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Accuracy • Independence • Integrity

September 20, 2017   |   Ithaca, NY

News

First female Public Safety officer to retire

Early in her career, Laura Durling, assistant director for administrative services for the Office of Public Safety and Emergency Management, faced obstacles working in law enforcement because she was a female. Durling is retiring after 36 years of service.

Durling began working for Public Safety in 1977 as Ithaca College’s first female patrol officer. In the 3 1/2 decades she has been at the college, Durling said, there have been numerous changes, including renaming Safety and Security to what is now Public Safety and an increase in public safety officers to keep up with the growth of enrollment and the campus population.

She also said very few women were involved in law enforcement during the ’70s, so being the first female patrol officer came with certain challenges. She said it was a different experience for her as well as for her male colleagues, who initially didn’t know what to make of her. When Durling went to the New York state basic municipal training school, she and another female officer, who was employed at Cornell, were the only two women in a class of 14.

Crystal Young, coordinator for administrative and operational support services at Public Safety and Durling’s close colleague for the past 25 years, said Durling had to combat gender discrimination at a time when women were a minority in the male-dominated field.

“She had her struggles and had to overcome the stigmatism of being in a [primarily] male profession in the ’70s,” Young said. “The college has meant a lot to Laura, obviously she wouldn’t have been here all these years had she not just absolutely loved Ithaca.”

Durling rose through the ranks as a patrol sergeant in 1983 and was promoted to  investigator in 1988 and later senior investigator. She began leading and supervising major investigations as assistant director in 2004. By 2009, Durling was promoted to her current position of assistant director of administrative services.

When she was 15 years old, Durling took a high-school class on juvenile delinquency and knew thereafter she wanted to go into law enforcement. Durling went to community college and received a two-year criminal justice degree. After college, she worked in the New York State Division of Juvenile Justice and Opportunities for Youth. She said that experience pushed her toward the police science and investigative work rather than corrections work in a state prison.

“I really enjoyed that, and that’s why I decided to look more toward the law enforcement part and not corrections,” Durling said. “Those were kind of the divisions back then in the mid ’70s — you could take criminal justice corrections, or you could take criminal justice police science.”

Durling said she was hired by the college to conduct sexual assault investigations and prevention programming.

“I was the first female they hired, and it seemed reasonable to put me in a position where I would be doing rape prevention and things that may involve female victims,” Durling said. “The mentality 30 years ago was that female victims should only talk to a female officer. There was kind of a trend back then to assign [female officers] to sex crimes or crimes dealing with children because of the ability to maybe relate to a female or a female to relate to a child.”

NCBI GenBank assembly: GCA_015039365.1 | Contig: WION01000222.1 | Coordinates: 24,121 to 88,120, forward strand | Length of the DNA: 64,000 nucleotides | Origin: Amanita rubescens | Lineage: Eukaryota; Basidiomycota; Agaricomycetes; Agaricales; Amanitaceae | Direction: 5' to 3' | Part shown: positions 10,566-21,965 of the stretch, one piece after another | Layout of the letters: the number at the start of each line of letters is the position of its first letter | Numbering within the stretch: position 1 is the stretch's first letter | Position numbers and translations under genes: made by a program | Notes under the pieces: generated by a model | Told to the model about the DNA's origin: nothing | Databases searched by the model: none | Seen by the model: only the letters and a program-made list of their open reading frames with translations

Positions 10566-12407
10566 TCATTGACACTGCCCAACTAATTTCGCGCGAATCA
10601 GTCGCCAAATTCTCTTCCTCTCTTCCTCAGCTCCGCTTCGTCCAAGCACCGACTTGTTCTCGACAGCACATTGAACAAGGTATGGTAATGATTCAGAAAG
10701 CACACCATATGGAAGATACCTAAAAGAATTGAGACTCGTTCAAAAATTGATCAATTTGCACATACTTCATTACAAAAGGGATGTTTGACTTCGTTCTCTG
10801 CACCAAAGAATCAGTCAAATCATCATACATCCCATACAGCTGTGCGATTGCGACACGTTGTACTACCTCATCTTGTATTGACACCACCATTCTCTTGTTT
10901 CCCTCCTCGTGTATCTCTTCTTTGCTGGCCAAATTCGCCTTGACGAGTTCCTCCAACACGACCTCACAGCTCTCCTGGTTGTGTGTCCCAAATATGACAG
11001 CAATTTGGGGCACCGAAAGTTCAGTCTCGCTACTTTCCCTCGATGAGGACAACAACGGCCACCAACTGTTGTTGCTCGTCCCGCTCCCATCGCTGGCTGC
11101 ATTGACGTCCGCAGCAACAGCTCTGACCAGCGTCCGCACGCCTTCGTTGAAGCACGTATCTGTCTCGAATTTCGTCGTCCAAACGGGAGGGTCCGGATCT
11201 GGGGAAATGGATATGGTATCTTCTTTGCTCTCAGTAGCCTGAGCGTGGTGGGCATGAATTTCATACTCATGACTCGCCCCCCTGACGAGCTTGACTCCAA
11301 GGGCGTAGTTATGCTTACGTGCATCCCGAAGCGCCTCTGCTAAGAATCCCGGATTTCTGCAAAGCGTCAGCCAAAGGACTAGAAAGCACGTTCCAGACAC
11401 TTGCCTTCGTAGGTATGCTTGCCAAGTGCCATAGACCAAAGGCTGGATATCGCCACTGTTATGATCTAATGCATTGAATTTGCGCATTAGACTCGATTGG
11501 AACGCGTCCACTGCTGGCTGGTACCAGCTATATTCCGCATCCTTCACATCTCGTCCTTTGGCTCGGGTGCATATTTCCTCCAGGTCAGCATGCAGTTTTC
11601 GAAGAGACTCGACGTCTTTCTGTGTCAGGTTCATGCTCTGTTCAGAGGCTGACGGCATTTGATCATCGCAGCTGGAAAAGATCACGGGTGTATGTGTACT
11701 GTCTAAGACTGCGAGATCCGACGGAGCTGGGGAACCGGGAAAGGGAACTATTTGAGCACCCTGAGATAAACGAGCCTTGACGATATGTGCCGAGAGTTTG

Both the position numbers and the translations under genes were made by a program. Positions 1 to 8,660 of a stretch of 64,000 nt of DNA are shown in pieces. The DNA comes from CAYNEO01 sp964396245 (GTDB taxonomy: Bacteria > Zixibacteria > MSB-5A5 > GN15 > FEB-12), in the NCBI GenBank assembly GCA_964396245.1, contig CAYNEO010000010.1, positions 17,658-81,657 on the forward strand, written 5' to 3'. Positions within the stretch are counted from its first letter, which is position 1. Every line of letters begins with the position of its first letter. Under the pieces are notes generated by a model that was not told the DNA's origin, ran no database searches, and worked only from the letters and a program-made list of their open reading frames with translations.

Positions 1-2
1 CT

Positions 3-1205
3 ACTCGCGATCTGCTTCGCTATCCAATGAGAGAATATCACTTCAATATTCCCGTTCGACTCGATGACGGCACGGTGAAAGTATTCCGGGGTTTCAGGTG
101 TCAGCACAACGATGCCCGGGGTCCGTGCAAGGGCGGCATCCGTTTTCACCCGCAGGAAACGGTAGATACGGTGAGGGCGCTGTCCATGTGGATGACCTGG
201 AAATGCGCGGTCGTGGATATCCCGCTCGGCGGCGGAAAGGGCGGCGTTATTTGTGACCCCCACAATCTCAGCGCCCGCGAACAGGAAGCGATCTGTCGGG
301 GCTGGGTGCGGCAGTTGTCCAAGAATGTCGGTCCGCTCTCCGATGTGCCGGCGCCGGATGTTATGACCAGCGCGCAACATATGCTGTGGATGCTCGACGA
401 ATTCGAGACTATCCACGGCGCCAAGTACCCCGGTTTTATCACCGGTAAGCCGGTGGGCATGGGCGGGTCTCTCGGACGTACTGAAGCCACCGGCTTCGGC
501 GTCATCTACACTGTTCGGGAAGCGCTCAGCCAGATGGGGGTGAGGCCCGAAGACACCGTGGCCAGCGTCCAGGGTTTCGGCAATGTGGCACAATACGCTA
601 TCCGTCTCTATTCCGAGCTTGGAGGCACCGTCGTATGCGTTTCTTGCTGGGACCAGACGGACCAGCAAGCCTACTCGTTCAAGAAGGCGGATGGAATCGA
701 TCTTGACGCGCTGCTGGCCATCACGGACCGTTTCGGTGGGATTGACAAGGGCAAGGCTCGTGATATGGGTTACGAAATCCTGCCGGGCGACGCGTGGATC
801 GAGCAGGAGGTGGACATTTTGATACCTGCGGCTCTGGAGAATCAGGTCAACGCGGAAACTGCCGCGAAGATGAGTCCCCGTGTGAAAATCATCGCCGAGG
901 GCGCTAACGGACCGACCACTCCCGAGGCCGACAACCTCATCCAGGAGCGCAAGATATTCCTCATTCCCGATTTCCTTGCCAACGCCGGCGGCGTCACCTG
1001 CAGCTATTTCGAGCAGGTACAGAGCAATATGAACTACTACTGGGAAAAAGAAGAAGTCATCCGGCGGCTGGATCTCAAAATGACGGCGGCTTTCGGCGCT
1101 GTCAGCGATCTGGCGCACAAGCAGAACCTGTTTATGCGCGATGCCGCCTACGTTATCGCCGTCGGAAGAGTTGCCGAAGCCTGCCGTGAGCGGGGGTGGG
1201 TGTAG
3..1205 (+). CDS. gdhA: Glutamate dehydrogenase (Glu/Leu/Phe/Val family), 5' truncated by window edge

She said the mentality in the ’70s was that public safety officials believed Durling could communicate more effectively with sexual assault survivors.

“Even though I was the first female and all the responsibilities were the same as everyone else’s, there was a focus on using me for the ability to do some of these new programs on rape prevention and crime prevention,” Durling said.

Durling said she does not agree with that mentality anymore because all police officers go through intensive training and preparation, and she said it is important for people to trust any police officer, regardless of his or her gender.

After her experience early in her career working with youth at a corrections facility, she said, she was drawn to investigations because she didn’t just want to file a report and be done with the case, she wanted to find out everything about it.

“I wanted to know why it had happened and who was responsible, so I think that that is what really piqued my interest in investigations,” Durling said. “It just goes into digging for information and talking to people and trying to conclude something. It’s all a part of accountability, and I think it would be interesting to have it come full circle, so you know all the answers to all the questions.”

Tom Dunn, public safety investigator and one of Durling’s colleagues, said her 36 years of investigative experience have been invaluable to the department.

“This historical, institutional knowledge … is how Ithaca College has addressed this problem in the past, and [she is] irreplaceable,” Dunn said. “She’s more experienced than I am, so you could always ask her, ‘Have you ever dealt with this before, and how did you resolve it?’”

Durling said she wants to simplify her life by decreasing the number of hours she works. However, Durling is not yet ready for full retirement, as she accepted another job as a one-on-one aide at a local middle school. She has been working both jobs through September until her retirement becomes effective during the first week of October. Durling said the new job will allow her to spend more time around family and volunteer for non-profit organizations.

“I’ve been here for 36 years, and I’ve been given so many opportunities for personal and professional development,” Durling said. “I could have never asked for a better employer than Ithaca College, and Public Safety has been my family … I still have a deep compassion just to help people and be with people.”